African farmers to benefit from genes resistant to cattle 'sleeping sickness'
Across a huge tract of Africa, domesticated cattle are plagued by the trypanosome parasite. These tiny boring protozoa are carried by the tsete fly, crippling infected animals - and so hobbling the efforts of livestock farmers to pull themselves out of poverty. But this study - published today in the Proceedings of the National Academy of Sciences - claims to have achieved a breakthrough in tacking those burdens, with the discovery of two specific genes which may offer protection from the parasite.The cattle that are are prone to the trypanosome parasite are the Boran cattle breed - the most widely reared livestock in a large part of Africa. Farmers rely on them for food, milk and plowing, in an area stretching from Senegal across to Tanzania, and from Chad all the way down to Zimbabwe. They are distinctively humped, and prized for their large size and productivity. In contrast, a hump-less West African cattle breed, the N'Dama, are smaller, produce less milk, and a little more flighty than their bigger Boran cousins. But they are resistant to trypanosome.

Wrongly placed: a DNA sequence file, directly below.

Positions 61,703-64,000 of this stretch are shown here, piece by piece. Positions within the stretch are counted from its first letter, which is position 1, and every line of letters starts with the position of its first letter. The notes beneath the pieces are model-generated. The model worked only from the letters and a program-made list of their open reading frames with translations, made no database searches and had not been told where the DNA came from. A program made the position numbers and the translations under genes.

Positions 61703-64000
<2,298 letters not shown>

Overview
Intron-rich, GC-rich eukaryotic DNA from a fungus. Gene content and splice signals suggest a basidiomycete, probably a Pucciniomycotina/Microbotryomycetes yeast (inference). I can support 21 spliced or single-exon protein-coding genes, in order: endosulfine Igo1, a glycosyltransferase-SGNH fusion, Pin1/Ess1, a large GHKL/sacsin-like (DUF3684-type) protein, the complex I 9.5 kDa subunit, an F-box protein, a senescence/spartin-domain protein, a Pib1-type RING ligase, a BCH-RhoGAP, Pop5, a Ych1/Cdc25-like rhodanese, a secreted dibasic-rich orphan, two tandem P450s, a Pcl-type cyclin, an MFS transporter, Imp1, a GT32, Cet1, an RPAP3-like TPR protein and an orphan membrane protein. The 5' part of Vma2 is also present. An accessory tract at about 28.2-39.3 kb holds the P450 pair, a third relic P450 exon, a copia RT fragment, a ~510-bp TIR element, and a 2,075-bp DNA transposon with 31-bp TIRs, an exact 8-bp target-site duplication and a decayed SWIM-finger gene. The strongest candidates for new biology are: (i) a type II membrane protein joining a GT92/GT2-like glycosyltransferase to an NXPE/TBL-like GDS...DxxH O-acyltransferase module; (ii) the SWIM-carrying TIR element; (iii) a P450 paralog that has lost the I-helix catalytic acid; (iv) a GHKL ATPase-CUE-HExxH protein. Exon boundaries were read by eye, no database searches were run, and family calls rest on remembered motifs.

In an ideal world, the cattle that sub-Saharan African farmers uses would combine the 'best of both worlds' - the productivity of the Boran, and the disease-resistance of the N'Dama. And that is the goal the team's research may enable through their new paper, by isolating the genes responsible for resistance the cattle equivalent of 'sleeping sickness.' With these genes documented, a new hybrid cattle breed could be readied within 5 to 10 years. Senior author Steve Kemp said ''The two genes discovered in this research could provide a way for cattle breeders to identify the animals that are best at resisting disease when infected with the causative trypanosome parasites.''
But pinpointing those genes was far from simple. The team had to pull in research looking at the trypanosome parasite problem from several different angles - and then to crunch the numbers from those studies via massive data-trawling programs. ''This may be the first example of scientists bringing together different ways of getting to the bottom of the genetics of a very complex trait,'' said Kemp. ''Combined, the data were like a Venn diagram overlaying different sets of evidence. It was the overlap that interested us.''
A separate strand of their research has now confirmed that the genes they identified were most likely evolved in the older N'Dama cattle in response to trypanosome. The next step will be to bread a small herd of disease-resistant cattle. From that small genetic pool, the rolling out the improved cattle across the continent would be a decades-long process - but one of immense benefit to the rural livelihoods in Africa. With millions of lives in the balance, on a continent seeking transformation, as Kemp says ''it's time we got started.''